On April 11, 2013, the Moderate Resolution Imaging Spectroradiometer (MODIS) aboard NASA's Aqua satellite passed over Mexico and Central America, and acquired this true-color image of dozens of fires burning across the region.
Fires dot the landscapes of Mexico, Guatemala, El Salvador, and Honduras in this image. Each red mark that appears is an area where the thermal detectors on the MODIS instrument recognized temperatures higher than the background which means that most likely those dots are fires.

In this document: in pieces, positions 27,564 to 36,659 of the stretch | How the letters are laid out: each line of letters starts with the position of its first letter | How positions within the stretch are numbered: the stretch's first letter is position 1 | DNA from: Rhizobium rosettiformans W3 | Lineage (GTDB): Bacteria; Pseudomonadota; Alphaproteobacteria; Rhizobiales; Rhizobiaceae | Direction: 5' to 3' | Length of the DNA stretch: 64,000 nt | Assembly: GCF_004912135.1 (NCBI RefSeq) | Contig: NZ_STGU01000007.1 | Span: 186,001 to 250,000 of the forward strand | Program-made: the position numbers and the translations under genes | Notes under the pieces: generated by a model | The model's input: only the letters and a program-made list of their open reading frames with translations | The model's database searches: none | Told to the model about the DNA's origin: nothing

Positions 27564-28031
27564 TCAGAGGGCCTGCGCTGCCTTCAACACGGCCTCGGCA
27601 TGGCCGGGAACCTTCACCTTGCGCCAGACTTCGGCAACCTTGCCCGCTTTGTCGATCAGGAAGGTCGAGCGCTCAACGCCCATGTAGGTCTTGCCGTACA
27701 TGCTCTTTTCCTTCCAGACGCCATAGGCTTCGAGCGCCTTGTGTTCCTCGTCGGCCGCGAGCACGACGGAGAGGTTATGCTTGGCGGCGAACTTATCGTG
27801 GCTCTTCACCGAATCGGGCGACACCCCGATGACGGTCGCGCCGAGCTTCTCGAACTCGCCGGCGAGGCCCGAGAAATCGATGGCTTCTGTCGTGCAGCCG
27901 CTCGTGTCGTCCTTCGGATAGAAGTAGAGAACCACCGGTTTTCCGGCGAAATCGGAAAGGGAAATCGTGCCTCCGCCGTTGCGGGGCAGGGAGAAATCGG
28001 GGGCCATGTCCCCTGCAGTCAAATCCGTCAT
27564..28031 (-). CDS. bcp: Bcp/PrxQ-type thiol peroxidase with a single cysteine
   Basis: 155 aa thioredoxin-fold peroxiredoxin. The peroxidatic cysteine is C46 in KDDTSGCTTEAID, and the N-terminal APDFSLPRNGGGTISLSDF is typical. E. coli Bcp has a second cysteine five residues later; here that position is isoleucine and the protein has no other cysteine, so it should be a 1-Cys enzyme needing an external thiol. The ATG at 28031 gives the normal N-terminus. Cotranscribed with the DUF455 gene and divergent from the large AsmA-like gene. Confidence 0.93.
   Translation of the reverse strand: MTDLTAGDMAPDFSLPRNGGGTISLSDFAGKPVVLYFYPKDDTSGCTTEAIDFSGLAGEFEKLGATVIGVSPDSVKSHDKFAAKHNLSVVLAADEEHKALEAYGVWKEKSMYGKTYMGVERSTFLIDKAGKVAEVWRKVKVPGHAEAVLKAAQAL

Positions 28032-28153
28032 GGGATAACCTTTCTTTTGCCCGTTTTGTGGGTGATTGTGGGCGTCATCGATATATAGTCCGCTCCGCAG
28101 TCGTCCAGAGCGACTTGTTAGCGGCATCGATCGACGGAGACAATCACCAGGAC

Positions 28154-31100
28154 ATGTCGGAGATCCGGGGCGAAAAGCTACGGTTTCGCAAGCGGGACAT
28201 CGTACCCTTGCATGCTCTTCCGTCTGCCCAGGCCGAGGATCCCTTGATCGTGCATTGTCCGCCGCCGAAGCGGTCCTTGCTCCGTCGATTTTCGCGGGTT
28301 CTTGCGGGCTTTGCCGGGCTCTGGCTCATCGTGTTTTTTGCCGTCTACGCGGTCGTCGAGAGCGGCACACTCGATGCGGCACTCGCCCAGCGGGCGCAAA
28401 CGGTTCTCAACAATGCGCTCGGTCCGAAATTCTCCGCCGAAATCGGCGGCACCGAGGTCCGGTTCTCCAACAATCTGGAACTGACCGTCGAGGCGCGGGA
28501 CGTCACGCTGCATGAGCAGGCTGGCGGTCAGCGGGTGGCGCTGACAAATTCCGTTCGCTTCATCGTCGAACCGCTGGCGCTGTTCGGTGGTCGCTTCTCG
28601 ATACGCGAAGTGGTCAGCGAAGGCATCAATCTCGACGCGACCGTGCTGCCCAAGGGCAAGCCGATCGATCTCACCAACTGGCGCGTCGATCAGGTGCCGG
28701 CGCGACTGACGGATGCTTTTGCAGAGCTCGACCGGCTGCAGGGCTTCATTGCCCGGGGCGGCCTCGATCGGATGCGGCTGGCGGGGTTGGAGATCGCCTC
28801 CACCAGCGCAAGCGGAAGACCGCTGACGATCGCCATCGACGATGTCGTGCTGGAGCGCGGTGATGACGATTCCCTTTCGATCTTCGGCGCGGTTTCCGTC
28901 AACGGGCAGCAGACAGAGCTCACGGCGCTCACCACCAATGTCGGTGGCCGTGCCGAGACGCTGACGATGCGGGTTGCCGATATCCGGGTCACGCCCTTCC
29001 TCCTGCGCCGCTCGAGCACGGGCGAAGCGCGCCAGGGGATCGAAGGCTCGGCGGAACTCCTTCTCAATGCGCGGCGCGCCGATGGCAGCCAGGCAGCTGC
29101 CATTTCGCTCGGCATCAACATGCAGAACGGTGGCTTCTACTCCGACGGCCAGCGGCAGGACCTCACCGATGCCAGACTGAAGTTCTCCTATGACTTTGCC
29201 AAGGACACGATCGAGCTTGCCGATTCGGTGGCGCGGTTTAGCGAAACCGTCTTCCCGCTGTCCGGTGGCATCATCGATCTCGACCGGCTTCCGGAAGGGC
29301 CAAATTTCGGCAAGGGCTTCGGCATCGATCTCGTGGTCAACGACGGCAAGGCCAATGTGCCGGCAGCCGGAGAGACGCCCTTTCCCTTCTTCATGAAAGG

As these dots appear in satellite images during April, the dry season and also planting season, these areas may either be wildfires that were caused by the dry, hot conditions or by lightning strikes, or they could be agricultural in nature. Fires are often set deliberately by farmers in order to clear out old crops and prepare the soil for new planting.
Also interesting in this image is the shiny, silver-toned band aligned in a north-to-south direction. It is sunglint – the reflection of the Sun off the surface of the water.
Explore further: Deciphering clues to prehistoric climate changes locked in cave deposits